Aruán Ortiz is a Cuban-born, Brooklyn-based composer, violist, and pianist, who has been called “one of the most versatile and exciting pianists of his generation” by DownBeat Magazine. From collaborating with Esperanza Spalding, Don Byron, and Wadada Leo Smith to 2012’s Santiarican Blues Suite, a Afro-Cuban-Haitian contemporary classical suite, Ortiz has amply shown his brilliant touch as an avant-garde performer and a formidable orchestrator. Hidden Voices, the last release of his critically acclaimed trio including Eric Revis and Gerald Cleaver, was one of NPR’s top ten jazz albums of 2016.

Art of Jazz: Dawn Clement Group

Thursday, November 9, 5:30pm | Seattle Art Museum (Brotman Forum)

Co-presented with Seattle Art Museum

Festival Resident Artist, pianist Dawn Clement, investigates the progress of her trajectory. Join one of our most admired creative spirits as she rounds up top Seattle players, including bassist Chris Symer and drummer D’Vonne Lewis, for an impeccable performance at the monthly Art of Jazz series. Both as a traditionalist and a progressive artist, Clement is ready to pull up a chair to the table of Seattle jazz greats.

Lori Goldston & Judith Hamann

Thursday, November 9, 7:30pm | Chapel Performance Space
$16 adults | $14 Earshot members & seniors | $8 students & military

In support of the Seattle Improvised Music Festival

When asked if she played and composed music according to any motto or ideal, cellist Lori Goldston has stated, “It’s supposed to be about freedom.”

This theme—the search for and expression of liberation from constraints both positive and negative—courses through the movement of Goldston’s bow over the sounding board of her cello, inciting passionate answers in contexts as loud as electrified rock or intimate as a solo elegy. Audiences will have a chance to encounter Goldston’s musical investigations in dialogue with that of another acoustic philosopher, cellist Judith Hamann, at the Chapel Performance Space, in what’s sure to be a many sided conversation.

Electro-acoustic cellist and composer Judith Hamann comes from San Francisco via Melbourne, a student of classical performance who studied under Charles Curtis and Séverine Ballon. Her work with modern composers such as La Monte Young and Natasha Anderson pairs with improvisation and experimentation on classical, avant-garde, and popular themes in groups such as Hammers Lake (with Carolyn Connors) or her duo with cellist Anthea Caddy, CELLO II. She has performed internationally, including the Tokyo Experimental Festival and the Ausland Summer Festival.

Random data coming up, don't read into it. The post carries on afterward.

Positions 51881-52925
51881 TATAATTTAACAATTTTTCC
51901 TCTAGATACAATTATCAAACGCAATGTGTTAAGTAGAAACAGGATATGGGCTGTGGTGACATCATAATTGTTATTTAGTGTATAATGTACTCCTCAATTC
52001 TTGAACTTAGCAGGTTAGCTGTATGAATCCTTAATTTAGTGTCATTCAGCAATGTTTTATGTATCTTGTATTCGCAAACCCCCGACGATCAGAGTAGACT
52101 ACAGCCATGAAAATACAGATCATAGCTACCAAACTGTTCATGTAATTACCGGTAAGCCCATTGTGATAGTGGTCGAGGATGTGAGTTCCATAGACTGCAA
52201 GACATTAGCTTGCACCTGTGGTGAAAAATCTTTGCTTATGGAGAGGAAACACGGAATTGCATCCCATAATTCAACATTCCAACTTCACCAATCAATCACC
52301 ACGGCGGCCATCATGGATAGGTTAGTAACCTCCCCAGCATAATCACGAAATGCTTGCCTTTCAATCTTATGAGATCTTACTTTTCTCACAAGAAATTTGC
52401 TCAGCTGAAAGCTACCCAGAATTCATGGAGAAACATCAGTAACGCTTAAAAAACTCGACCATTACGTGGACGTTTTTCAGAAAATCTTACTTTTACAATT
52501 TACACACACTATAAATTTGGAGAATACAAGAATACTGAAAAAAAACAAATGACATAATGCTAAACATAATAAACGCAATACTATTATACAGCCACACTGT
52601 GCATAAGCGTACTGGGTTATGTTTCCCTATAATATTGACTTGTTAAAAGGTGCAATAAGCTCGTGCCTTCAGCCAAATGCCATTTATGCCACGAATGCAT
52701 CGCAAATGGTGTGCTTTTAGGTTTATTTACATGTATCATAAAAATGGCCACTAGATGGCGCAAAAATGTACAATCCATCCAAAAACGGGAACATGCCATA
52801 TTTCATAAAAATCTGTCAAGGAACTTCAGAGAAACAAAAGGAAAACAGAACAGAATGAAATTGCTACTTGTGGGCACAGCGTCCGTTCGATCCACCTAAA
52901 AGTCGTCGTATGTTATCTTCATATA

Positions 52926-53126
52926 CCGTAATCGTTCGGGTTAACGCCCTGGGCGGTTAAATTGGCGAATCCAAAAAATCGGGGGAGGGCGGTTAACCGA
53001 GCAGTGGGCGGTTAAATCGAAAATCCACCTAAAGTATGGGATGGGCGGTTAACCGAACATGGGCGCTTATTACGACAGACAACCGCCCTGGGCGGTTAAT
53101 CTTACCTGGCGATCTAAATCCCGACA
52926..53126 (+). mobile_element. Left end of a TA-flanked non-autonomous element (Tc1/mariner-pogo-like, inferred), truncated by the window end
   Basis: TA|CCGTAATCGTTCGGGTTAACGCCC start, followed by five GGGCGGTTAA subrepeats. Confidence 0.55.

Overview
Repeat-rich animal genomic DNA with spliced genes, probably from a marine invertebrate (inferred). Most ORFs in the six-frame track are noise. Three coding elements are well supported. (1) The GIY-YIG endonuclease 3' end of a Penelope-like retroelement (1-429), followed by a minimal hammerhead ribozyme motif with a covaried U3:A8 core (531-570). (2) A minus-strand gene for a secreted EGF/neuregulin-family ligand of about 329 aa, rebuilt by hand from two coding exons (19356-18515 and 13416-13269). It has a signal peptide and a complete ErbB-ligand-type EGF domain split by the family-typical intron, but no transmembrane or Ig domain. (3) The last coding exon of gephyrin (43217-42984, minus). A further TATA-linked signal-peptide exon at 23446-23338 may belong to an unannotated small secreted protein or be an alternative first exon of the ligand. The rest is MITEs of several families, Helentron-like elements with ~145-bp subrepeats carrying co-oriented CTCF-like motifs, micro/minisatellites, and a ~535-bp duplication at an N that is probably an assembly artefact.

New York-born composer, cellist, and teacher Lori Goldston has now long been a part of the Seattle scene, throwing her all into projects playing with Nirvana, Mirah, Earth, Cat Power, Eyvind Kang, Terry Riley, and a bevy of others. Her works, including those composed for film, both silent and talking, have been commissioned by the Kennedy Center, Northwest Film Forum, and Boston Museum of Fine Arts, and received awards from the Seattle Arts Commission, leading Artforum to describe her performance style as “constituting a kind of physical act of listening.”

Ranky Tanky

Friday, November 10, 7pm & 9:30pm | Triple Door
$28 adults | $26 Earshot members & seniors | $14 students & military

Join us at Island Soul Restaurant in Columbia City at 2:30 day of show for a “Celebration of Cultural Roots,’ which includes a short performance by Ranky Tanky, panel discussion, and artist meet and greet. Free and open to the public.

Support provided by Washington State Arts Commission; WESTAF, the Western States Arts Federation; and the National Endowment for the Arts.

Off the coast of South Carolina, Georgia, and Northeast Florida lies a chain of barrier islands known as the Sea Islands. There, a population of African Americans speaks Gullah, an English Creole retaining elements of its West and Central African heritage. The Charleston-based quintet Ranky Tanky, whose name translated from Gullah loosely means “Work it” or “Get Funky!” visits us this year to celebrate the music, dances, and legacy of Gullah culture.

Ranky Tanky is a collaboration of musicians who have known one another in the Charleston music scene since the early ‘90s. Vocalist Quiana Parler has brought her joyful, expressive voice to TV shows including Saturday Night Live, Good Morning America, and Jimmy Kimmel Live. Along with projects in her hometown of Charleston, Parker has toured with the likes of Maroon 5 and Kelly Clarkson.

Trumpeter Charlton Singleton, a music educator and recording artist, is the artistic director and conductor of the Charleston Jazz Orchestra, South Carolina’s premier jazz ensemble. Jimmy Heath has described Singleton as “a talented trumpeter, composer, arranger, and bandleader cut from the same cloth as Dizzy Gillsepie [and] Thad Jones.”

Bassist Kevin Hamilton has toured with Houston Person, Gregory Hines, and René Marie, and is a steady member of the Charleston Jazz Orchestra. In 2012, Hamilton joined the U.S. Department of State’s OneBeat Program, a residency for international musical collaboration.

On drums and percussion is Quentin E. Baxter, a Grammy-nominated educator, composer, and producer who has toured worldwide with vocalist Freddy Cole, including a 2016 festival performance at the Triple Door. He has worked and recorded with artists such as Joey DeFrancesco, Terry Gibbs, Cecile McLorin Salvant, Donald Byrd, Fred Wesley, and more.

Guitarist, songwriter, composer, and vocalist Clay Ross has played in a variety of styles and contexts: tours with Cyro Baptista’s percussion ensemble Beat the Donkey, with Canadian folk star April Verch, as a U.S. cultural ambassador worldwide, and as the leader of his own group, the American roots band Matuto. Based in New York, Ross also has a wide recording output with five albums as a leader.